More Defendants Have Charges Dropped

The defendants in the third trial (June 4) have had felony charges dropped with prejudice. This means the U.S. Attorney’s office cannot refile these charges against them. They will not face retrial on any of the felony or misdemeanor counts dismissed with prejudice.

Concurrently another set of dismissals were issued Monday, June 4 for another J20 trial which began pre-hearing motions on May 29. Chief Judge Morin had determined the Brady violations were so severe that he would not let the trial proceed.

As a sidebar to the unfolding court chaos under the watch of the Judge Morin and at the hands of U.S. Attorney’s office and Assistant Prosecutor Kerkhoff, a police officer who testified at the May 14 trial as a witness against J20 defendants, wore a shirt in the courtroom a few minutes after he testified. DC police officer William Chapman had fashioned a silk-screened shirt emblazoned with ‘Police Brutality…or doing what their parents should have,’ along with an image of a police baton and handcuffs. He plainly wore the shirt and message around the courthouse until he was seen leaving with Assistant U.S. Attorney Kerkhoff.

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This Is How the District of Columbia Spends More than $700 Million Every Year

Grassroots DC - Tue, 06/05/2018 - 12:07

Cross-Posted from EducationDC
written by Valerie Jablow

What is outlined below happened thus far in 2018 in just one of our public education sectors. As far as I am aware, no DC public official has publicly commented with concern nor called for any investigation of the charter board’s actions.

–The charter board and its staff appear to be tied–in ways that remain unknown to the public–to a private organization that gets public money through contracts with charter schools regardless of its actual performance with those schools. Charter school staff have reported being afraid of the organization.

–Despite knowledge throughout 2017 of the fiscal woes of Washington Mathematics Science Technology high school (WMST), and with its own reportsshowing deep financial troubles as early as 2014, the charter board appeared to take no action to help WMST. Public notification of the school’s dire fiscal situation also was not apparent.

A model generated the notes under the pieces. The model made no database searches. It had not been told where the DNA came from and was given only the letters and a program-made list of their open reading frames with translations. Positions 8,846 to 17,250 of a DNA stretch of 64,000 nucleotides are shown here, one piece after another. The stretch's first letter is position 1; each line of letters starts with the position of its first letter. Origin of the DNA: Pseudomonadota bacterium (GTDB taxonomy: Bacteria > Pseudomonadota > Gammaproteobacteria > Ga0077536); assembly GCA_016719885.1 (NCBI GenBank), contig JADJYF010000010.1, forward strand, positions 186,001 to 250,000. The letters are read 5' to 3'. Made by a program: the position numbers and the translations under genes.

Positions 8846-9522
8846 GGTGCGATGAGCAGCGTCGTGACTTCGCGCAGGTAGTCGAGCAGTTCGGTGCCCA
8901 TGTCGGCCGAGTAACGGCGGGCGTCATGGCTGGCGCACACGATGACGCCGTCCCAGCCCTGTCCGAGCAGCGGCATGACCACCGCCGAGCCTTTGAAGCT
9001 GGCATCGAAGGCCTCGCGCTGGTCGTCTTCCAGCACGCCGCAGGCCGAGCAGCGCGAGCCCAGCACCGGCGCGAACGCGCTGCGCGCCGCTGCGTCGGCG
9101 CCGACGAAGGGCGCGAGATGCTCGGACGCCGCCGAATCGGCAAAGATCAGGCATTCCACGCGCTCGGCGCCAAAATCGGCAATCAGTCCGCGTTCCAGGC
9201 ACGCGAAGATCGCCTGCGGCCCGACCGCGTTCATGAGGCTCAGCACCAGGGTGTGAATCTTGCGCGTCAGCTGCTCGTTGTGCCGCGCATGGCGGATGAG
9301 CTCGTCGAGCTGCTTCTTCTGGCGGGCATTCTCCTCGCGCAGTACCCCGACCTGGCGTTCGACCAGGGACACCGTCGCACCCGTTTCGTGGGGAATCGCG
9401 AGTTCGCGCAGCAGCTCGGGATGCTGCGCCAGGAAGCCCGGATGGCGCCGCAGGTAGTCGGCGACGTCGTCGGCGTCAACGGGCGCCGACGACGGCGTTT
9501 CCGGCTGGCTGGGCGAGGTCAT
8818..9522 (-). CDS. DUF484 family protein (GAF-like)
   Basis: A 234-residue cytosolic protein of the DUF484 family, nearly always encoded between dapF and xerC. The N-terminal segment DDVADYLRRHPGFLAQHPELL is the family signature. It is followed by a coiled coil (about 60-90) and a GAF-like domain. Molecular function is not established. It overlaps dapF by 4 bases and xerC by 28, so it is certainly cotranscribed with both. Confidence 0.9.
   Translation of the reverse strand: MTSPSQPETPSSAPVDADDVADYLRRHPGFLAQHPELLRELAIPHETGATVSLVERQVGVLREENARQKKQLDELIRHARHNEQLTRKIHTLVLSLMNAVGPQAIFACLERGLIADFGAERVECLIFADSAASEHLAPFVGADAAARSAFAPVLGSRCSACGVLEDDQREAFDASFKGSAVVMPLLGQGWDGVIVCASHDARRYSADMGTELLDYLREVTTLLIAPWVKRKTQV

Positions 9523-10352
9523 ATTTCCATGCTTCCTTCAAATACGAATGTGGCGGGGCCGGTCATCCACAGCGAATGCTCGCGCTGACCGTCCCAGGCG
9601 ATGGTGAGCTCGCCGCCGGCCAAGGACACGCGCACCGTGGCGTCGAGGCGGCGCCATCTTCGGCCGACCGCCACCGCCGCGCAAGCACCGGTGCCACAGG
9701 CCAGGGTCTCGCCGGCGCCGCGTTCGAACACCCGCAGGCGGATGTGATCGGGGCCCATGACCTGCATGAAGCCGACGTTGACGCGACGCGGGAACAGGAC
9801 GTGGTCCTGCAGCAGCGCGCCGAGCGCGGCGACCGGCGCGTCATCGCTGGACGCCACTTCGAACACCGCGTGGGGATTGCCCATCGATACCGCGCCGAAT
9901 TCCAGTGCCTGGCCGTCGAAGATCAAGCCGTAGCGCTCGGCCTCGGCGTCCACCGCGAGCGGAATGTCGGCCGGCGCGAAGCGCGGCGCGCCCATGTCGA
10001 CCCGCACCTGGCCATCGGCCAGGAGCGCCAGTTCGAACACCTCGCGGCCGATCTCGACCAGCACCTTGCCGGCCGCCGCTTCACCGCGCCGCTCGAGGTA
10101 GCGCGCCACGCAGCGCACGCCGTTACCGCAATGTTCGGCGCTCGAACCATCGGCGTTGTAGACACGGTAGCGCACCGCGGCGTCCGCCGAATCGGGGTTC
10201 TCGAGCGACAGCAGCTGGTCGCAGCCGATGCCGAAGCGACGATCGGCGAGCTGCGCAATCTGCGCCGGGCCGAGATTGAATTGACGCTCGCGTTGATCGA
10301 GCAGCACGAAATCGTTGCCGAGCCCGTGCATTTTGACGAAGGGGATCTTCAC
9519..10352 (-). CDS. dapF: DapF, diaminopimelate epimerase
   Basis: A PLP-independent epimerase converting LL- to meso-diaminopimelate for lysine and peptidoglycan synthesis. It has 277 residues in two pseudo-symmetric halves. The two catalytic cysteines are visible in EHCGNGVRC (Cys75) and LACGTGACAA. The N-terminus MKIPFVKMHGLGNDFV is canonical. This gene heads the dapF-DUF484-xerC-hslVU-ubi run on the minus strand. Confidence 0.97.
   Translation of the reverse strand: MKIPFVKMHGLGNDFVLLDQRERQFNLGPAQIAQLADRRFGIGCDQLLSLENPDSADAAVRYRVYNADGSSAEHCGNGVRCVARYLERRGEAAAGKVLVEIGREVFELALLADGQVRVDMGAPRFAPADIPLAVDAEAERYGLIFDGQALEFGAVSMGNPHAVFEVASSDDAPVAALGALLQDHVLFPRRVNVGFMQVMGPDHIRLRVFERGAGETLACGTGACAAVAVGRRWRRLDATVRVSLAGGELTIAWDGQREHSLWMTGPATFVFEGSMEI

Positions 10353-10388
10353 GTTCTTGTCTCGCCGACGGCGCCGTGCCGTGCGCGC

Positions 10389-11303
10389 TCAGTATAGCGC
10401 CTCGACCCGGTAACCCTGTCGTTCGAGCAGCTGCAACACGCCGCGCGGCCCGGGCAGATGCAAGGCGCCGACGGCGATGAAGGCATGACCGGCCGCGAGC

–In January, the charter board staff completed a 20-year review of WMST, which was posted on the charter board website. I saw the review in late February or early March and noted that it seemed only mildly concerned about the school’s finances. In April, I looked again for the review, but it was gone. When I asked about it, a staff member directed me toward this review, dated March 12, 2018. On that day, the charter board met in an “emergency” session to vote to begin revocation of the school’s charter. This version raises concerns with the school’s finances that I recollect the January review did not. I asked several charter board staff what happened to the January review. No one responded. The January review existed, as materials the City Paper received via FOIA regarding WMST (see hereand here) make reference to it (see in the first link pages 315, 428, and 623).

–These points together suggest that rather than allowing school performance to actually determine a school’s fate, the charter board (or its staff or both) determines which schools will be closed through the board’s own actions–or lack thereof.

–This week, I testified about WMST to the charter board. I noted that most of the city block where WMST is located was bought in May 2017 for $66 million by Douglas development and LLCs associated with it. The intention was to make a major development there. After that May 2017 Douglas purchase, the only properties on that block not owned by Douglas and its investors (who are publicly unknown) were WMST and a fast food restaurant on the corner of New York Avenue and Bladensburg Road. That meant that after May 2017, WMST was the only  impediment to a contiguous Douglas development there.